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Lethbridge Herald Newspaper Archives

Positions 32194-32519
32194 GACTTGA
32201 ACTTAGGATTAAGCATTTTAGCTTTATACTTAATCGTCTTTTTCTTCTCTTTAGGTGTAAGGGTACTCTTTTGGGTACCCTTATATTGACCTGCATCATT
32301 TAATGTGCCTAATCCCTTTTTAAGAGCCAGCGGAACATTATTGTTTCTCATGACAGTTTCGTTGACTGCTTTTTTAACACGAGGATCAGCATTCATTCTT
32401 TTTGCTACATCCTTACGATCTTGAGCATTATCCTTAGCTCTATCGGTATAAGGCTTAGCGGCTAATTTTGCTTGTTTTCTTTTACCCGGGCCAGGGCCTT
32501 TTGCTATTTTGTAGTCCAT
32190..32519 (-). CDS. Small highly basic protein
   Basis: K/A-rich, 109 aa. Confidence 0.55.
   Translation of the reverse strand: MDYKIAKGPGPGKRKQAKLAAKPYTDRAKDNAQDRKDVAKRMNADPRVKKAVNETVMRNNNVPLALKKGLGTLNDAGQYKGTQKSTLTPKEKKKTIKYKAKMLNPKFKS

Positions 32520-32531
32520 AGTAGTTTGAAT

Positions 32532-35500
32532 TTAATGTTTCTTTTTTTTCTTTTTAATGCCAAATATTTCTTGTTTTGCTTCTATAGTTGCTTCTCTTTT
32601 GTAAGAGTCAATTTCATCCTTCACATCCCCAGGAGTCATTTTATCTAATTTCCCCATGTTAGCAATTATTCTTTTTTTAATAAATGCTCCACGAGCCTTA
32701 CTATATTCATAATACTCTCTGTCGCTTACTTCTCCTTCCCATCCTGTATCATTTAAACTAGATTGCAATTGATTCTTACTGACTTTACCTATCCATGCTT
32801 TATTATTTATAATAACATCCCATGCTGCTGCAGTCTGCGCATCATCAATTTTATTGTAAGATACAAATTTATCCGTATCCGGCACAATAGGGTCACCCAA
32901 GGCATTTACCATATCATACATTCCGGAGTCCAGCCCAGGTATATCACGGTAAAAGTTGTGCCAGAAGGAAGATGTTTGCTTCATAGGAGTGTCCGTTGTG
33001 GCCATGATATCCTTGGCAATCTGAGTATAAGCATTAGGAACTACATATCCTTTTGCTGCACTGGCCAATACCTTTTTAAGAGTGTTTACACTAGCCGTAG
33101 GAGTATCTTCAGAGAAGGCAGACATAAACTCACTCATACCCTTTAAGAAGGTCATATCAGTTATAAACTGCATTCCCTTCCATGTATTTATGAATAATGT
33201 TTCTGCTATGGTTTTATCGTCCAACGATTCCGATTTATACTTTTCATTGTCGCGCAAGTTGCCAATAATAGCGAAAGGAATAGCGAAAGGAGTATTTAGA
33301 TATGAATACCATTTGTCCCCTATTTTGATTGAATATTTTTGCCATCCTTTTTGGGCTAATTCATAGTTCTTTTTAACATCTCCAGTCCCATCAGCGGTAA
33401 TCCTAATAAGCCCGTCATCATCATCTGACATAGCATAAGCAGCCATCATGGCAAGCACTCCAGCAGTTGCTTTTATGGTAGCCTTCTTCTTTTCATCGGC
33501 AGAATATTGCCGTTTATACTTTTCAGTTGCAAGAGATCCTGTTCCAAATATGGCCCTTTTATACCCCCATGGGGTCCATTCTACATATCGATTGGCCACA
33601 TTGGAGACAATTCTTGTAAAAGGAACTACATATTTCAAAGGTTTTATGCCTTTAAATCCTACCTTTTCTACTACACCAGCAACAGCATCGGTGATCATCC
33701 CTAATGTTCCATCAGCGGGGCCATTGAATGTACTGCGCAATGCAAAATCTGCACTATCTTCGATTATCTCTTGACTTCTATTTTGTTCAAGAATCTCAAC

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Lethbridge Herald, The (Newspaper) - July 4, 1972, Lethbridge, Alberta 12 THE IETHBRIDG! HERALD Tuelriny, July 4, 197J Aha. NDP ivorft kick out Waffle lly MA Ill-raid Staff H'rilcT Thcro will In- no imivi-- miMil in Alberta lo drive tin- VVnfflc-rs out of the New Dem- ocratic Parly as has been Hie case in Ontario, provincial NDP leader Grant Nolley said here. In Ontario, tlic XDP has voted to divorce the Waffle ils r a d i c a 1 which advo- cates greater public ownership and non-parliamentary activity the parly. "They do not pose a problem for the KDP in Alberta and they support Hie party's the Spirit Rivcr-Fairvicw MLA said in an interview. He was ac- companied by Hal Hoffman, the NDP canclidale for the bridge federal riding, and Pat Waters. Hie parly's organizer for Alberta south of Red Deer. "I am not a Waffle supporter, but I liiink Ihe KDP can gain on diversity." said Mr. who was iji Lellibridge for the NDP convention that elected Mr. Hoffman as the candidate. Mr. N7ofley said Dr. Hugh Homer, deputy premier of Al- berta, is "a powerful figure" but added it would be "unfair to say he is Uie dominating fig- ure in the Lougheed govern- ment" as it has been suggested in some quarters. "Lougheed is making his own show and making his own mis- he said of the Conser- vative premier. The NDP leader charged that Mr. Lougheed's government is "far from being exciting." Mr. Nolley said, "It is very conser vative and concerned about big business and lu'gh income peo- ple." "The Social Credit Parly has not been an effective opposi- he said. "No one can be an elective leader of the Social Credit Party. Mr. Strom is the captain of a sinking slu'p." On federal politics, Mr. Not- ley predicted that Opposition leader Robert Stanfield will be the Muskie of Canada. "I will join the widespread speculation that it Bob Stan- field fails to win In the federal election, Lougheed wil! be one of t h e m (to get the federal op- position Mr. Not- ley said. "He (Mr. Lougheed) McGovcrn campaign Is a copy of our operating handbook a lew million dollars." "Like the McCovern cam paign. once the campaign (in Canada) gels under way, there will be tremendous changes in the Gallup polls, because Cana- dians are looking for Mr. Notley said. "I have yet to meet a Con- servative who can tell me what Ihe Conservative Parly stands Mr. Notley said. Reply ing to a question on why there hasn't been substan- tial support for" (he NDP in Al- berta. Mr. Notley said many of the NDP supporters previously voled for Ihu Social Creditors. "As long as the Social Credit Party is in viable opposition, there may not be too much dif- ference. But now the Social Credit Party has lost in the po- litical shift, and we arc asking people lo take a second look at he said. "f predict that onre (lie cam- paign gets under way, it will be like the McGovem campaign in the United Air. Not- ley said. "Canadians are much more open to dramatic changes Mr. Hoffman, who defeated Hudy Haugeneder for the NDP nomination for the Lelhbridge federal constituency, said both the NDP and Social Credit sup- porters came from the same grassroots and it is easy for voters to switch from Ihe So- cial Creditors to the NDP. On Suffield, Mr. Notley said the NDP is "opposed to the government's policy of letting Suffield become a testing ground for chemical and biol- ogical warfare." has a chance. Mr. Notlev said there is much similarity between the McGovem campaign in the United Stales and the NDP campaign. Mr. Wafers added, Barons 4-H beef club wins The Barons 4-H Beef Club took top honors at the annual 4H pens of five show at Die Lethbridge Public Stockyards Monday. Ross Charlesworth of Barons copped the grand champion tro- phy with club mate Hal Crow winning the reserve grand champion award. Brian Nicol of the Parklake 4-H Beef Club placed third with Chris Haney of the Lethbridge- Northera 4-H Beef Club fourth and Marilyn Charlesworth of Barons fifth. SUMMER'S EVIDENCE Wendy Grant of Lethbridge leisurely strolling around the cily wilh Jeremy, an Afgan owned by Greg ond enjoying the weather after an unseasonal coo! spell. Past LCC board member critical of secret meetings By RON CALDWELL Herald Staff Writer A former member of the Leth- bridge Community College PHOTOGRAPHERS PORTRAIT WEDDING COMMERCIAL SAME CONVENIENT LOCATION 710 3rd Ave. S. A. E. CROSS STUDIO 328-0111 PHONES 328-0222 ROTARY CUT MAHOGANY DOORS Suitable for new construction or remodelling older homes. Each UTILITY HARDBOARD 4'8'Vfl" thick. Suitable for lining 1 Q almost any lype of building very economically. Per Sheet...... ROLLER COATER KIT Completo sol with: 1-7'i" Roller; 1-3" Junior Koler; 1-15" Extension Handle; 1-Deep Tray.................................. SPECIAL ADVANCE LUMBER CO. LTD. "YOUR PIONEER LUMBER DEALER SINCE 1925" Cor. 2r.d Ave. and 13th St. S. Phono 328-3301 board o[ governors has criti- cized the recent closure of board meetings at the Institu- tion. Jim Anderson, who resigned from the board last (all, des- cribed the move as "regres- sive." "I'm not surprised it happen- ed, but I must say I'm disap- said Mr. Anderson. "As a vital public institution, the college is withdrawing, to some extent, their affairs from the public. I'm disappointed that the college appears to be taking the attitude that they are not open to the public." meetings more open last Octo- ber, said even if an institution "gets into trouble once in awlu'le, it is belter than becom- ing irrelevant." "An institution's credibility tends to be lost when its news is he said. "I'm disappointed that some parts of Uie local press are buying he said, referring lo the city's electronic media. Mr. Anderson said be is "not too keen" on the planned meth- od cf disseminating news about the college to the public. Items designated by the board for public consumption he released through the Mr. Anderson, who led the college's information depart- one-man battle to get the board ment following board meetings. Irrigation announcement expected here Friday Agreement on the federal- provincial cost-sharing pro- gram for irrigation systems is expected to be announced Fri- day when Alberta Environment Minister Bill Yurko addresses Ihe Canadian Water Resources Association meeting. Dr. Hugh Horner, Alberta deputy premier and agriculture minister, told a press confer- ence last week that "word could he expected in the next few weeks." An informed source told The Herald that the announce- ment could come Friday. Under the terms of the agree- ment, the federal government is supposed to spend money to put the major .structures in good repair and to build nec- essary ones. larly liked the agreement its present stale because Natural gas reserves must be used carefully By GIIKC McINTYRK Herald Slalf Writer Natural gas is so cheap il's being wasted, says the presi- dent of Weslcoasl Transmis- sion Co. Ltd. of Vancouver. Unless this waste stops, pro- vincial price regulating agen- cies such as the Alberta Energy Resources Conservation Board may have to step in, said Ed Phillips. It is more nxpensivo lo install pollution control devices cr. plants fired by fuels like coal, than to convert them lo natural gas, he said in an interview. Yet use of gas in such cir- cumstances K wasteful, since gas could be exported at prices high enough (o pay for pollu- tion control equipment and more, he said. Mr. Phillips said be is en- couraged at signs that concern is growing over waste of gas. For example, he said there are gas-fired electricity plnnls heating homes, where direcl gas heat could do the job more efficiently. He predicted gas prices will rise following hearings by the energy resources board cur- rently in session at Calgary. He also predicted the national I energy board will "soon" an- nouncn new reserves of gas in fronlier areas, followed by an increase in the current gas ex- port qnotn. Mr. Phillips said export sales keep unit costs down in the in- dustry, resulting in lower gas prices to domestic consumers. Provincial government au- thorities are currently keeping gas prices unduly low, he said. Twenty-five years ago the average residential price of gas v.'nr. 29 while today ii. is 13 cents a thermal unit, he said. "What other product in short demand sells at prices like An increase in the wellhead price of gas is justified, he said, to pay for mcreasing costs of exploration and production. Exploration for gas in Can- ada has been slowed by low There is insufficient return for the discovery of new gas fields." Hampering gas exploration and development is a time lag of up to a year-nnd-a-half be- fore a company like Westcoast Transmission can pass in- creased costs on to the consum- er, he said. Mr. Phillips said every cent in the wellhead price for gas is worth "several million dollars a year" lo his firm. Weslcoasl, which gathers gas in northern British Columbia and the Northwest Territories for customers in B.C. and the United States, plans million worth of expansion this year, compared with million in 1971, he said. ED PHILLIPS ''Model legislation' here Legislation governing Alber- ta's oil and gas industry is a model for other countries of the world, said Mr. Phillips, and has already resulted in new laws elsewhere. There is world-wide Interest in the provincial government's proposed new tax on under- ground oil reserves lie said. Alberta truely became Can- I being drawn up In Australia to ada's energy province in 1947 control oil and gas is patterned with the discovery of the Leduc oilfield. The discovery was large, but more importantly, it induced continuing exploration leading to Alberta becoming one of the larger oil and gas producing regions of the world, he said. Mr. Phillips said legislation on Alberta law. Interest will continue to be focused on this province, he said, with development of the Athabasca oil sands. Alberta is also estimated to have one-half of the total ac- cessible reserves of coal in Canada- Over-reaction to spills The public has overreacted public thinking, he said. to the danger of oil spills says Since then, the public Mr. Phillips. been reacting strongly to Advances in technology can news of oil pollution. The wide- ensure that there will be no ly-publicized tanker spill at I Because oil must be trans- nas ported hot, an oil pipeline been reacting strongly to any must bs beller.illsulated than s gas pipeline. Conservationists fear it could do irreparable This Includes the Bassano Dam project, Carsland Weir, several siphons and the Brooks Aquaduct. The idea behind this move is to remove the jurisdiction for the irrigation costs from the federal department of regional economic expansion to the pro- vincial department of the en- vironment. Control of the ir- rigation systems would also re- vert to the provinces. The federal participation in the change is expected lo amount to million, includ- ing milb'on operating ex- penses during a 30-year transi- tion period. Dr. Horner said he parlicu- in it means no actual! commitment on the part of Alberta. major spins Irom pipeunes or tankers bringing oil south roml. wasn. a tew weeks ago, was lo the plant and ani nial life that live on the perms the Arctic, he Mr. Mr. Phillips, in Lethbridge for a high school reunion, said in an interview he favors will be carrying oil down the west coast from Alaska witlu'n the next Transmission, i natural gas gathering pipelin controversial tanker route he said. The British Columbia, and it. the west coast, over a pipeline down the Mackenzie Hiver valley. Giant tankers bringing is cheaper and can be started more quickly than a Mackenzie oil pipeline. The controversial Westcoast Petrole urn, are not directly involved ir Arctic oil production, but Mr Phillips said like most peopl from the south coast of is favored by the the industry, he is watchini down the British Columbia coast lo Washington could industry and the United States government, he tanker versus pipeline on troversy with great interest. built safely enough lo the majority of will ultimately be used that there will be no major public and the why not start with the on spills, he government here appear route) that is more "It's impossible for us the initially." he said. the industry to view with Phillips predicted advances made it the proposal to bring oil technology and and tanker techno the west he demands will for oil transport will be t "Certainly there are both routes be to government anc but the men within the is expected outside the petroleum are very concerned about next year on a he said. All companies are spending pipeline that will follow addition, spending In the great deal of money, of a proposed road produces a spinof and time lo develop on the revenue and jobs in to the south down the general economy. "Tremen A major offshore oilwell sums" of money are now lhat sent oil down miles Phillips said an oil spent to ensure that there California coast near although harder to not be a major oil spil Barbara in 1969 was a will follow the from coastal supertank- ter" that profoundly he said. Water resources meet starts Ellis Armstro.ig. chief summary panel, Lelhbridge on a tour ol missioner of the U.S. Bureau Dr. Jack Hare, past. and water develop- Reclamation, will head a list of the association, will in soiit'mvestern Alberta. experts at the annual the results of the highlights include on- of the Canadian Water annual bnnquet water utibzation, methods sources Association at the be Bill Yurko, Alberta water application and con- day Inn Thursday to of the canal lining and drainage The meeting start with a directors meeting the meeting systems. Following late-afternoon Meeting chairman Bert Har-graves, president of the A NEW dian Cattlemen's will lead a business session Friday CHECK THESE Les Edgeworth, deputy minister of 1204 ment Canada, will be the luncheon 1216 Fred Durrani, study For the Saskalchew.n 3420 SYLVAN Basin Board, will give a port on the RENT-A-BOBCAT AvotloWo by ihn Day, Weak or Month (with or without operator) Rack Filling Landicaping Drlvowav Excavating Hog Pen Cleaning Corral Clowning Hauling Phone 328-4765 EQUIPMENT RENTALS 1410 2nd PRICE DOWN PAYMENT MONTHIY PAYMENTS APPROX. P.I.T. MORTGAGE BH% 3 BEDROOMS i, SO. FT. CARPETS L.R. and B.R.i FEATURE WAIL TILED BATH 60' LOTS SUITABLE FOR FRONT DRIVEWAY ir LOTS OF CLOSET SPACE FOR SALE BY OWNER FOR APPOINTMENT PLEASE PHONE 327-1581 327-6538 ;